Major League Baseball is officially returning later this month (I am personally counting the days) so I thought this would be the perfect time to review Deadball, perhaps the finest Japanese baseball-horror film ever made. Released in 2011, Deadball is as much a comedy as a horror film. The “story” centres on Jubeh (Tak Sakaguchi), a young man with a supernaturally strong arm who inadvertently killed his father with a fastball while playing catch as a young boy.
This tragic event turns Jubeh into a badass, living a life of crime that eventually lands him in a reformatory for juvenile delinquents run by Ishihara (Miho Ninagawa), a cruel, Nazi-sympathizing headmistress. Apparently the Axis Powers are still alive and well in the Japanese penal system. Jubeh’s supernatural strength becomes apparent when he arrives at the prison and uses a fellow prisoner as a makeshift bat to hit a baseball thrown at him by the prison’s baseball team. In one of many over the top scenes of violence depicted in the film, the baseball becomes embedded in a player’s skull where it remains for the rest of the movie.
Jubeh’s supernaturally powerful pitching arm makes him a top draft pick for the prison’s baseball team and he is strongly encouraged to join by the headmistress but he refuses to play the sport that caused him to off his father as a child. Jubeh and Mistress Ishihara end up in a battle for the ages in her attempt to encourage him to play on the team, with ridiculous sequences that include a cartoonish fist punching through a phone and the headmistress’ face ending up a as a pincushion for some particularly sharp pens.
Jubeh finally relents and joins the team, known as “The Gauntlets”, on the condition that the prisoners get one decent meal for a change (who knew it would take so little?). His teammates include the guy with the baseball embedded in his skull and his meek cellmate, Four Eyes (Mari Hoshino), who looks like a Japanese Harry Potter. Jubeh and Four Eyes form an unlikely bond in the closest thing to character development in the film. We learn a little about the background of each player and what brought them to the prison. The film spends little time explaining the motivation of its characters and more on over the top dialogue and action sequences. There is also a number of ridiculous, out of place musical scenes including a quasi dance number with players jumping awkwardly around during practice.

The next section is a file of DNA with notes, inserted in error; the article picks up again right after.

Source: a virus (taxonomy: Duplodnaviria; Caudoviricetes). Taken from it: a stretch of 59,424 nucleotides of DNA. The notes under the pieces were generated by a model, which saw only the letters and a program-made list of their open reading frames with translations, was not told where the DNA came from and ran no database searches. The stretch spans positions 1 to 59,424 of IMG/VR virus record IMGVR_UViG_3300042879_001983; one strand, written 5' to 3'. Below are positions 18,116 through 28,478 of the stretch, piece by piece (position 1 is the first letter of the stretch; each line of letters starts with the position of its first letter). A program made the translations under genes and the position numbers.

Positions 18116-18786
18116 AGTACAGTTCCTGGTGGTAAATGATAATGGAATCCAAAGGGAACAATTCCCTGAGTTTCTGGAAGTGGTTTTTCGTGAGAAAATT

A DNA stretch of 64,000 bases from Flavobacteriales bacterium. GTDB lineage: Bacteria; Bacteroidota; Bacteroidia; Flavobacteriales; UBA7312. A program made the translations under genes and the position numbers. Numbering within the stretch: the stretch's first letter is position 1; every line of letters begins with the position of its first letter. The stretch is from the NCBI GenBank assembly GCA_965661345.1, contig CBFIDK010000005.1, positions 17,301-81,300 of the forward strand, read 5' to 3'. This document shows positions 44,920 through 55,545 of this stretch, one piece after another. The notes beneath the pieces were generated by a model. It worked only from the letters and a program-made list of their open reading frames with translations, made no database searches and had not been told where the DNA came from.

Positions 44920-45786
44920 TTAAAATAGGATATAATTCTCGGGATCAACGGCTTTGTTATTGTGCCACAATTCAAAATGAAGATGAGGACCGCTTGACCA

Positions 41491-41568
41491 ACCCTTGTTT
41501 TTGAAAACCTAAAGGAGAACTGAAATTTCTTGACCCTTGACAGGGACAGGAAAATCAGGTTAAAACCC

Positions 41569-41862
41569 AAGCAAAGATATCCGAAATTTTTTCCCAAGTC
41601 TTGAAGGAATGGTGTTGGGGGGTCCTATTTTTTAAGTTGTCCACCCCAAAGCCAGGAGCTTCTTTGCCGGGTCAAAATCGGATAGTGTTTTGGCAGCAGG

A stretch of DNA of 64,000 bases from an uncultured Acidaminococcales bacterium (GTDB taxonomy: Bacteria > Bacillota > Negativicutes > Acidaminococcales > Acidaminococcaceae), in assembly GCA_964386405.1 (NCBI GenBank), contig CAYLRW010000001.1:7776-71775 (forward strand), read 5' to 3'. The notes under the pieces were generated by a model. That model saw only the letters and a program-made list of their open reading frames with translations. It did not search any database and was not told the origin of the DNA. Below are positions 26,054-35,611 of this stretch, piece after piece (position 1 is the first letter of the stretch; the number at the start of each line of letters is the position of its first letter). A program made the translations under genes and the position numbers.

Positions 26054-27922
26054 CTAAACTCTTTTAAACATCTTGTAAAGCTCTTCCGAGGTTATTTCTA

Eventually, the team is asked to play a game against a team from the St. Black Dahlia High School, basically a reform school for scantily clad female delinquents even more ruthless than the guys’ team. The Gauntlets soon find out that this will be no ordinary game as the Black Dahlias begin murdering them one by one as they come up to bat with gory devices such as a ball that turns into a razor wire. It turns out the game was designed to be nothing more than amusement for the evil headmistress and her Nazi friends who watch the game from their private box. During the game, each team member of the Black Dahlias are scored on how creatively they kill each opponent in increasingly graphic ways accentuated with cheesy computer generated splatter effects.
Jubeh and his remaining team members soon begin to realize what’s going on and must quickly hatch a plan to turn the tables on their vicious femme fatale opponents using Jubeh’s powerful arm. While they manage to give the ladies a taste of their own medicine for a while, Jubeh soon succumbs to the Black Dahlias’ cruelty and is carried lifelessly off the field and put with the rest of the “retired” batters while Four Eyes is left to battle the team himself. But all is not lost as Jubeh awakens from his faked death to take on the evil warden and her band of Nazis in a series of cartoonish fight scenes.
Just when you think things can’t get more absurd, a giant cyborg descends from the sky and takes the Black Dahlias out one by one with some killer baseball skills, taking out Four Eyes as well. It turns out the cyborg is Jubeh’s little brother who witnessed him kill their father years ago. It’s not entirely clear why he chose this time and place to show up but it sets up an epic final boss scene of man versus machine that Jubeh wins with one of his famous fastballs. To be honest, I’m not entirely sure what transpired after that, there’s an additional plot twist thrown in where the Nazis frame Jubeh to make it look like he’s responsible for all the deaths of the prisoners, Four Eyes returns to life, and the headmistress is finished off with yet another one of Jubeh’s famous fastballs. You’re right to think this all sounds too nonsensical to comprehend but Deadball is more about crazy characters, cheesy CGI and over the top action sequences than it is about telling a coherent story.
I decided to review Deadball as I am a fan of both horror and baseball and was interested in seeing how well the two mixed. As it turns out, they don’t mix all that well but the film did provide one of those experiences where you marvel at the sheer ridiculousness of everything that’s transpiring allowing you to separate yourself from the seriousness of the world around you for awhile. Deadball turned out to be more comedy than horror and while I can’t exactly recommend it as either a horror or baseball or comedy film, if you are looking for a little escapism from reality right now (and who isn’t) it might be worth a watch.
Deadball was directed by Yudai Yamaguchi who made another genre bending film called Battlefield Baseball that sounds similarly ridiculous. Unfortunately I couldn’t find it on any streaming services so I’m not able to confirm. Hopefully it will be available by the time the next pandemic hits and we need another escape from reality. In the meantime, Deadball is currently available to stream for free on PopcornFlix.